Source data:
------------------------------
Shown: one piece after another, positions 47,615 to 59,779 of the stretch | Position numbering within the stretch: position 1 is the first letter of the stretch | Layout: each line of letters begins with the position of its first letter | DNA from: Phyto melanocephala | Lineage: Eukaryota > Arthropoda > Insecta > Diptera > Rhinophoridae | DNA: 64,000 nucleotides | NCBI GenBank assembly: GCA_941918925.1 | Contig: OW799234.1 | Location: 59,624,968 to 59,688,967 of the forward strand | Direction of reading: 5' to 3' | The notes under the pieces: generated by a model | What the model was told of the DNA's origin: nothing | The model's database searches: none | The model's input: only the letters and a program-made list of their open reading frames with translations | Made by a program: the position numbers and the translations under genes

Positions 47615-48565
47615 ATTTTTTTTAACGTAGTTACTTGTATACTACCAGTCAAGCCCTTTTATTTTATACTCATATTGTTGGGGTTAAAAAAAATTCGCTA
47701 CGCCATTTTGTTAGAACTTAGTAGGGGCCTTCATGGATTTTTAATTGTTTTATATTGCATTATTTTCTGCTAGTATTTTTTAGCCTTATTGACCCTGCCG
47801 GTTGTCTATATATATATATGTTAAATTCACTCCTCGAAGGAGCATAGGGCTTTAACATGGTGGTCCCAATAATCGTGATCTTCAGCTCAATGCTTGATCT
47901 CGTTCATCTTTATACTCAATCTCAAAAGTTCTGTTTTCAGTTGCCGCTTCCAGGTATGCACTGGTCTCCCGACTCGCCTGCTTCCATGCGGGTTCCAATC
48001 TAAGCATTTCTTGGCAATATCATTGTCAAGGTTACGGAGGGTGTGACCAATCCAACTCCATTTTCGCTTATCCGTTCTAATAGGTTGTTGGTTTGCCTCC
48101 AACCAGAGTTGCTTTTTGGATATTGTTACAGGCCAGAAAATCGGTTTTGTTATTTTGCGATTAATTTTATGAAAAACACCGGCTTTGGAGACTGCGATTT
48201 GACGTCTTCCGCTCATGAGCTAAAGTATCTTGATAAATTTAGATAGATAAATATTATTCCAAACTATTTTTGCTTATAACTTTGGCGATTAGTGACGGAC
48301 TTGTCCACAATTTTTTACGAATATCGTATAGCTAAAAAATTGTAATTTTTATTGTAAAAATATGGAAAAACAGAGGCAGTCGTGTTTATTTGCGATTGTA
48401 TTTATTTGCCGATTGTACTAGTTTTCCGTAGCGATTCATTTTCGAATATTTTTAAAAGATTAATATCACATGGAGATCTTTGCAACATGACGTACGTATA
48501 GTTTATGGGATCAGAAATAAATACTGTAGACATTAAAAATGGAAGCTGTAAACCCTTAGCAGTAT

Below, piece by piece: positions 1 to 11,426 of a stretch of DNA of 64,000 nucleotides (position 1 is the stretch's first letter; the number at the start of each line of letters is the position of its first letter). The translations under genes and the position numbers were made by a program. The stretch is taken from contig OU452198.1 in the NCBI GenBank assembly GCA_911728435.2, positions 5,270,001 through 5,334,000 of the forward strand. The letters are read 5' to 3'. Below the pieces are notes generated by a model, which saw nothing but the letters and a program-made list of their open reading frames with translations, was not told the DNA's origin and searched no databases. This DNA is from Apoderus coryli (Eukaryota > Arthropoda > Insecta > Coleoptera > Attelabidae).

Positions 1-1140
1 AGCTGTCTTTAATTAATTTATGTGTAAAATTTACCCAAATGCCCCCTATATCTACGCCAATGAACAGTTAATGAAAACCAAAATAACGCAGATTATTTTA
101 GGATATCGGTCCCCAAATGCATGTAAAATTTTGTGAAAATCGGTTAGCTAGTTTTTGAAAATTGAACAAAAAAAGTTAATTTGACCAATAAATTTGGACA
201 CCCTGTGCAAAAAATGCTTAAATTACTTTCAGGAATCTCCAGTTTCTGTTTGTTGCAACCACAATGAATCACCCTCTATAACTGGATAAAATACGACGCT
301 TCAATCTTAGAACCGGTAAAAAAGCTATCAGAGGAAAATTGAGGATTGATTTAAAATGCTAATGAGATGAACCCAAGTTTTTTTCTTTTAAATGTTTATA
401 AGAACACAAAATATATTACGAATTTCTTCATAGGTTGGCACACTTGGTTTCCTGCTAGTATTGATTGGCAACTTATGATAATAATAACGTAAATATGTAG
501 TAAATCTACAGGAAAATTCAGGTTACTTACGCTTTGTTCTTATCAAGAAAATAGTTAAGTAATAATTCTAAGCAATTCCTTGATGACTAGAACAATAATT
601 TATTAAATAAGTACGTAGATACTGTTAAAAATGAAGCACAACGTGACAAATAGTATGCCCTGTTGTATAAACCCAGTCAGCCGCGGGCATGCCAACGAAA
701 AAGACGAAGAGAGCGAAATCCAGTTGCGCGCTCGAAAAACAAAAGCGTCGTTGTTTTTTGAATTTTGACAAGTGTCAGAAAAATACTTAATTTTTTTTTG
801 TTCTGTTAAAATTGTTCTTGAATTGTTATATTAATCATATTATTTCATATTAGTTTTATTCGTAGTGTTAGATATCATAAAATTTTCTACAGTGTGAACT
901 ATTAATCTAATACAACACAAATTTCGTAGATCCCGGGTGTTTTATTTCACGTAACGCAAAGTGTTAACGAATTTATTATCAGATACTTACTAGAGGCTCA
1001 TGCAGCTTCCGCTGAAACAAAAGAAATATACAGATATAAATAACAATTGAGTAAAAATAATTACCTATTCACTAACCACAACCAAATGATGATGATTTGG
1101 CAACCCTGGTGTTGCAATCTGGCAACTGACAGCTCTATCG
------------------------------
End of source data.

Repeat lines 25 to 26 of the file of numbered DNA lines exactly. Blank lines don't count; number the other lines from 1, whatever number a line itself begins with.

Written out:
1001 TGCAGCTTCCGCTGAAACAAAAGAAATATACAGATATAAATAACAATTGAGTAAAAATAATTACCTATTCACTAACCACAACCAAATGATGATGATTTGG
1101 CAACCCTGGTGTTGCAATCTGGCAACTGACAGCTCTATCG